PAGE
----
119. “We may be much better at prediction century by century than decade by decade.”

    I challenge you to find a model that attempts to guess the start of the next ice, and the next one after that, while aligning with the previously recorded ice ages.

    I find the next ice age FAR scarier than a piddling 2 degrees of warming.

  120. Arguments that X (e.g. a carbon tax) is good but government will screw it up on implementation are likewise ridiculous because that’s like saying “sure, deregulation of industry is good, but government would screw it up and corrupt it, so lets not do it.”

    Carbon taxes and income taxes both suck…saying that income taxes suck but carbon taxes suck less so lets move over to carbon taxes when you could simply eliminate the income tax and screw adding the carbon tax signals to me that you are disingenuous….you have no intent on getting rid of the income tax, and i am not falling into your bullshit set up…You love taxes and you love government and you want both to grow and grow and grow.

  121. No, but they’re similar chaotic systems. Actually, they’re the SAME chaotic system. We just make different predictions about that system, at different scales.

    Did you even read my post? Yes, but you don’t seem to have read mine, if you think what you just wrote is responsive to it.

  122. “Yes, but you don’t seem to have read mine, if you think what you just wrote is responsive to it.”

    I think I responded to every point you made short of baseball, which I don’t watch.

  123. Over the past year I’ve read several articles about Dr. Michael West who describes himself as a forensic odontologist, or bite mark analyst. He has provided key testimony in multiple cases in the state of Mississippi that has resulted in people being convicted of murder, sexual assault, and other major violent crimes. Dr. West claims to have invented a special process “The West Phenomenon.” In this process, “he dons a pair of yellow goggles and with the aid of a blue laser, he says he can identify bite marks, scratches, and other marks on a corpse that no one else can see-not even other forensics experts.” This process supposedly cannot be photographed nor reproduced by other forensic experts. Because of this, West claims that his opinion is unimpeachable by other experts. https://www.reason.com/news/show/121671.html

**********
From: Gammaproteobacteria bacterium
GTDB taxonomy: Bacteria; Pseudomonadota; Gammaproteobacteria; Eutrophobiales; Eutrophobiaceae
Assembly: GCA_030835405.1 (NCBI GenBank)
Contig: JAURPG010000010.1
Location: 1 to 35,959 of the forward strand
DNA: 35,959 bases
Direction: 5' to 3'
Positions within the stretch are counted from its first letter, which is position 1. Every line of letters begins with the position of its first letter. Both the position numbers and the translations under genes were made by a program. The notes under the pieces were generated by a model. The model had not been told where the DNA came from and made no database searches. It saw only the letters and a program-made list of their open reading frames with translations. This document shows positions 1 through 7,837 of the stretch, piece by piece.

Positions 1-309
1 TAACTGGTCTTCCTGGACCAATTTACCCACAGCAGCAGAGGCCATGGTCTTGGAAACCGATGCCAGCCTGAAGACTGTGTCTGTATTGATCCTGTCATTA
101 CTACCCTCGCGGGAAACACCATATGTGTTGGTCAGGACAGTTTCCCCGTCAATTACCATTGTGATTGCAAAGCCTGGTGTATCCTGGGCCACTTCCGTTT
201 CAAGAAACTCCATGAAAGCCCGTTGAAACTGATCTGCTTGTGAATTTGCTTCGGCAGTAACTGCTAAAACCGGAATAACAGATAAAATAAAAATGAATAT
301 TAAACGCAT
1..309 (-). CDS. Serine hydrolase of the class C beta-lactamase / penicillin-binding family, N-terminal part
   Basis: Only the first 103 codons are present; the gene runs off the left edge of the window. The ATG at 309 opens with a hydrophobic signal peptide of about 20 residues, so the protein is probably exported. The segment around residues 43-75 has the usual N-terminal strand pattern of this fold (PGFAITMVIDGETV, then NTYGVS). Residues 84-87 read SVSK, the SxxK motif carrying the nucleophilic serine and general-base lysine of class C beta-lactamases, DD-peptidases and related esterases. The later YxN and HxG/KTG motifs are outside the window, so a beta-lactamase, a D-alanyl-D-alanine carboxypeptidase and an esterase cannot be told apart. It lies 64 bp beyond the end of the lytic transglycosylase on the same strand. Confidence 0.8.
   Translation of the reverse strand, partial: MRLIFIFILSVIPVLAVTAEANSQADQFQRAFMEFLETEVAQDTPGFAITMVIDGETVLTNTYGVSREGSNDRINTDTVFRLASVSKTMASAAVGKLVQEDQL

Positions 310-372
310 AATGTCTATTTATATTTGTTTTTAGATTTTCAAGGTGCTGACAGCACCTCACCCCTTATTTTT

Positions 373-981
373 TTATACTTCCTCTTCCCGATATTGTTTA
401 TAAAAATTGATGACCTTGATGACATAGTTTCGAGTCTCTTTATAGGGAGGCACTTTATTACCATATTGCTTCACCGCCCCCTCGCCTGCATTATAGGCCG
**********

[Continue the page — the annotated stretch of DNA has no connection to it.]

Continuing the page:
Dr. Wests story sounds eriely similar to what Anthropogenic Global Warming experts are claiming. You just have to trust them with blind faith faith, because there is no way to verify the results.

    There is a long history of scientists reporting results to match what is expected politically. This has occured even if it was clearly demonstrable that their reports were wrong.